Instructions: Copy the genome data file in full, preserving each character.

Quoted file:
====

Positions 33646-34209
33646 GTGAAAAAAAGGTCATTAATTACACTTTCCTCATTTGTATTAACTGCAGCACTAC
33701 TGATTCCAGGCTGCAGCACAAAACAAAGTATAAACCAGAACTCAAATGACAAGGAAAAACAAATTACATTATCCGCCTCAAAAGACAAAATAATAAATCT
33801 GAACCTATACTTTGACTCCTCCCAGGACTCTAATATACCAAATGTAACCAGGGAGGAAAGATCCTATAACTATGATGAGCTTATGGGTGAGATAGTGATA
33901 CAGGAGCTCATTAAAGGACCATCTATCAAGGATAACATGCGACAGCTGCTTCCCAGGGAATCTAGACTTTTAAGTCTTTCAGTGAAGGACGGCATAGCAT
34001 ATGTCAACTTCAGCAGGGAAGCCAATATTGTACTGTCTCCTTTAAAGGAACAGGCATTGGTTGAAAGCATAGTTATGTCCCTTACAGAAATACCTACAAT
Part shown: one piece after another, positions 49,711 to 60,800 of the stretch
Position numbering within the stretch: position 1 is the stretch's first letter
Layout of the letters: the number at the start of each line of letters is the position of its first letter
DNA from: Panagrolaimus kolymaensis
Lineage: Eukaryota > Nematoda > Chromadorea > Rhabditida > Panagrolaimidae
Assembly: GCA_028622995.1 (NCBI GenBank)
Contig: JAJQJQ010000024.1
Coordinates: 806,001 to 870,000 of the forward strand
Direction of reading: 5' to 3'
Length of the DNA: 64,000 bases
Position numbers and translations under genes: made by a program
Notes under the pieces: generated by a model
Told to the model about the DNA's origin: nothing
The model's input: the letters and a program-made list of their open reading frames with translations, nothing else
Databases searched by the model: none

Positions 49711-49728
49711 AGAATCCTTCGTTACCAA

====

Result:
Positions 33646-34209
33646 GTGAAAAAAAGGTCATTAATTACACTTTCCTCATTTGTATTAACTGCAGCACTAC
33701 TGATTCCAGGCTGCAGCACAAAACAAAGTATAAACCAGAACTCAAATGACAAGGAAAAACAAATTACATTATCCGCCTCAAAAGACAAAATAATAAATCT
33801 GAACCTATACTTTGACTCCTCCCAGGACTCTAATATACCAAATGTAACCAGGGAGGAAAGATCCTATAACTATGATGAGCTTATGGGTGAGATAGTGATA
33901 CAGGAGCTCATTAAAGGACCATCTATCAAGGATAACATGCGACAGCTGCTTCCCAGGGAATCTAGACTTTTAAGTCTTTCAGTGAAGGACGGCATAGCAT
34001 ATGTCAACTTCAGCAGGGAAGCCAATATTGTACTGTCTCCTTTAAAGGAACAGGCATTGGTTGAAAGCATAGTTATGTCCCTTACAGAAATACCTACAAT
Part shown: one piece after another, positions 49,711 to 60,800 of the stretch
Position numbering within the stretch: position 1 is the stretch's first letter
Layout of the letters: the number at the start of each line of letters is the position of its first letter
DNA from: Panagrolaimus kolymaensis
Lineage: Eukaryota > Nematoda > Chromadorea > Rhabditida > Panagrolaimidae
Assembly: GCA_028622995.1 (NCBI GenBank)
Contig: JAJQJQ010000024.1
Coordinates: 806,001 to 870,000 of the forward strand
Direction of reading: 5' to 3'
Length of the DNA: 64,000 bases
Position numbers and translations under genes: made by a program
Notes under the pieces: generated by a model
Told to the model about the DNA's origin: nothing
The model's input: the letters and a program-made list of their open reading frames with translations, nothing else
Databases searched by the model: none

Positions 49711-49728
49711 AGAATCCTTCGTTACCAA